Hard-money loan?

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Submitted by permabear on December 16, 2010 - 3:00pm

In a previous thread, somebody suggested that to purchase a property at an auction/trustee sale, you could "get a hard-money loan then refi it into a conventional loan after you close."

Is anyone on the board familiar with this process? And who is writing hard-money loans right now?

Thanks.

Submitted by DataAgent on December 16, 2010 - 3:16pm.

Here's a local 'hard money' lender: http://www.source-capital.com/

They are located in Rancho Bernardo. Give them a call and ask your questions.

Submitted by permabear on December 16, 2010 - 3:33pm.

Thanks - but just called them, and they don't do auction loans. They are basically a cash out lender for people that can't qualify with a bank.

Any other leads?

Submitted by DataAgent on December 16, 2010 - 3:41pm.

If they can't help, hard money lenders may not be your answer.

Send Jim the Realtor an email: http://www.bubbleinfo.com/

Explain your situation to Jim. He may have some ideas for you.

Submitted by all on December 16, 2010 - 3:43pm.

Jim the Realtor (bubbleinfo.com) had some posts on the topic several months ago. Contact him.

Submitted by recordsclerk on December 16, 2010 - 3:50pm.

I bought 3 properties at action in the last couple of years. The margins have been really small this year and the amount that you save may not be worth it using a hard money lender. Like the other poster said try JTR, he seems really motivated to work with someone and help them buy at auction.
Good luck.

Submitted by sdrealtor on December 16, 2010 - 3:56pm.

Yes and Jim the Realtor has had how many people actually succeed with his buy on the court house steps program. My guess would be a big fat zero.

I get solicited by hard money guys all day and they are sharks. I will try and PM you a few. They arent giving anything away. 6 pts is common to pay.

Submitted by booter1 on December 16, 2010 - 4:18pm.

I Know this might be slightly OT but does anyone know how to see amount of outstanding loans on property in Riverside County? Thx

Submitted by sdrealtor on December 16, 2010 - 6:22pm.

send me a PM with a property and I can look them up for you

Submitted by permabear on December 16, 2010 - 6:54pm.

sdrealtor wrote:
Yes and Jim the Realtor has had how many people actually succeed with his buy on the court house steps program. My guess would be a big fat zero.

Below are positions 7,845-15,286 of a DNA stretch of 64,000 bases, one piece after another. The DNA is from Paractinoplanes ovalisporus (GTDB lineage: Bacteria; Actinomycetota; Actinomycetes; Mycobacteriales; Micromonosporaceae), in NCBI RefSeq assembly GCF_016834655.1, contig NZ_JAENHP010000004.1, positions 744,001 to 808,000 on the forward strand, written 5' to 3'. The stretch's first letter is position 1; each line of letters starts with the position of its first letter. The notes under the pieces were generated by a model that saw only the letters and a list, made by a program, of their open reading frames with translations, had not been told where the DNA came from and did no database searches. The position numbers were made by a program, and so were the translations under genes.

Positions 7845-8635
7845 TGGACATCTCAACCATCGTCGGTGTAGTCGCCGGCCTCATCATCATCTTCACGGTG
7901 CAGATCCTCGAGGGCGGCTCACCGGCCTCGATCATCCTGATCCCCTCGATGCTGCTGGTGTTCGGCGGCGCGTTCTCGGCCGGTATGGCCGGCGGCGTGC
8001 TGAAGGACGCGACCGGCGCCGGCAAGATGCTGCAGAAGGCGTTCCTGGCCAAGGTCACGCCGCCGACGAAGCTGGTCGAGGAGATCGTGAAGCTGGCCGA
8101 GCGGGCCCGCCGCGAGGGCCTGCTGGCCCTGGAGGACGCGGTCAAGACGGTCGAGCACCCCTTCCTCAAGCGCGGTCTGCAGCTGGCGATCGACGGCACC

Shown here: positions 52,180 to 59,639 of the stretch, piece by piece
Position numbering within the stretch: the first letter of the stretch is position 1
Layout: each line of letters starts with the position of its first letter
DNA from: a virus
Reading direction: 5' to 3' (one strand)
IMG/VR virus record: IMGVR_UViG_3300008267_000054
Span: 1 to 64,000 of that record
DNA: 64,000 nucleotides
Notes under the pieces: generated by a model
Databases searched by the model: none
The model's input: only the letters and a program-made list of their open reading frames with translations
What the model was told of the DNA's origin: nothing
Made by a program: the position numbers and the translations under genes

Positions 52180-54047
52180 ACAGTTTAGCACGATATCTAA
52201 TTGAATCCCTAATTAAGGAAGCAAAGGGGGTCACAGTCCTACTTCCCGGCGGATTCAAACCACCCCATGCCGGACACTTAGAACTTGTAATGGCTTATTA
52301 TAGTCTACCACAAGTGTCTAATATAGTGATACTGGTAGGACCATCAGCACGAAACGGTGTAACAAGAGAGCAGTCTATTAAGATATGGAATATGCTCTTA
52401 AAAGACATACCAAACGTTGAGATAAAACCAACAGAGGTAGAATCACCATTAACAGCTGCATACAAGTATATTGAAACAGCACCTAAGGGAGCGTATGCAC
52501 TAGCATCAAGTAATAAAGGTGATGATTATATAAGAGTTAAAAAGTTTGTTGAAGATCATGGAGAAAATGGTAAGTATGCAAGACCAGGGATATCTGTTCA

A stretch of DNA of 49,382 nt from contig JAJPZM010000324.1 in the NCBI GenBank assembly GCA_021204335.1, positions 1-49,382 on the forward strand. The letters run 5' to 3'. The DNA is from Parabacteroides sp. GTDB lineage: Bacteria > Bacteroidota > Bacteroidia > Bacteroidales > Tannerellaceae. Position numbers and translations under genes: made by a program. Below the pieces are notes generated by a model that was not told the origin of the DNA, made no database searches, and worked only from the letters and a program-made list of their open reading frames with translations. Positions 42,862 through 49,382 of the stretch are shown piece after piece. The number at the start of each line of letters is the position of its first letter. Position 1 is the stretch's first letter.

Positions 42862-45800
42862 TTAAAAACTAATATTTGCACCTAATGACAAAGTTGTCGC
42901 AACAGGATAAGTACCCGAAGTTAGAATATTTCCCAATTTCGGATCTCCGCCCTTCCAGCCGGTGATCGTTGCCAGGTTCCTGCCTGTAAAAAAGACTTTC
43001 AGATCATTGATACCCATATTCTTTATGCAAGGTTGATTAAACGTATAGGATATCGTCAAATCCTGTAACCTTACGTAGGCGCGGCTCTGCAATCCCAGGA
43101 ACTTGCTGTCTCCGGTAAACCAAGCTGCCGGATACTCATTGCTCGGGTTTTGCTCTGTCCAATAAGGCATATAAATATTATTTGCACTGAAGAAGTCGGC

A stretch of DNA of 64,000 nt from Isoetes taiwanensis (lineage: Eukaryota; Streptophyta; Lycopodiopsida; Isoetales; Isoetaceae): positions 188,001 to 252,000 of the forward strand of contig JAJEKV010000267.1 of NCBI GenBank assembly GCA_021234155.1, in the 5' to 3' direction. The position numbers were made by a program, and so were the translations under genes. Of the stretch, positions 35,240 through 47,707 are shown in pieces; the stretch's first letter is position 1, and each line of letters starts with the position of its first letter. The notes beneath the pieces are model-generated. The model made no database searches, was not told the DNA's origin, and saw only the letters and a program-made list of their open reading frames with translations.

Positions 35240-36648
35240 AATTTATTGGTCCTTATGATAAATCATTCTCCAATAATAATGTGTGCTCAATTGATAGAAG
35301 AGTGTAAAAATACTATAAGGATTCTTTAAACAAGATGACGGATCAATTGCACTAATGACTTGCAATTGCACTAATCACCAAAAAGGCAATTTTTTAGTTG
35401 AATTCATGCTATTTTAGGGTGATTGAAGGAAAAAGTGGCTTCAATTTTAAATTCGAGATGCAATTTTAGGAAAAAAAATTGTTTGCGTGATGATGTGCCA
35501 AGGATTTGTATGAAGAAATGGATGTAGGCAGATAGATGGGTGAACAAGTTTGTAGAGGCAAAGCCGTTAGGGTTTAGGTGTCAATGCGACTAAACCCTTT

I get solicited by hard money guys all day and they are sharks. I will try and PM you a few. They arent giving anything away. 6 pts is common to pay.

Thanks sdr - should have emailed you first. I did see they want 4-6 pts and 9-19% interest. Ouch is an understatement.

Submitted by sdrealtor on December 16, 2010 - 7:41pm.

I'll find a few and will send them to you. Be forewarned these guys have big dorsal fins on their backs. Its not the interest they charge as you can refinance pretty quickly and be done with that. Its those points that are the killer. All things considered, I think you have to be buying somewhere around 30% below market or more for it to make sense.

As a general statement buying on the courthouse steps is extraordinarily difficult for an owner occupant these days even though they dont need the margin an investor does. Auctions get postponed over and over again so there is no way to know whether a given property will even make it and when. Throw in liens you may not know about, not being able to see the property you are buying and condition issues that can overwhelm you. The investors dont care if the floorplan fits their families needs it is all dollars and cents to them. If they think they can make money....bingo. They just need to be right 60 to 80% of the time and they win big. An owner occupant can get crushed if they are wrong.

With that said if you have an inside track on a property and have been able to see it thoroughly before the auction it could work. You also need cash (or access to it) and the time (or the ability to pay someone who does) to make it all happen. I just dont see it as a realistic course for all but the most ardent players.

Submitted by booter1 on December 16, 2010 - 8:08pm.

Thanks SDR- what is your e-mail?

Submitted by Effective Demand on December 16, 2010 - 8:28pm.

Check out Bruce Norris :
http://www.thenorrisgroup.com/hard_money...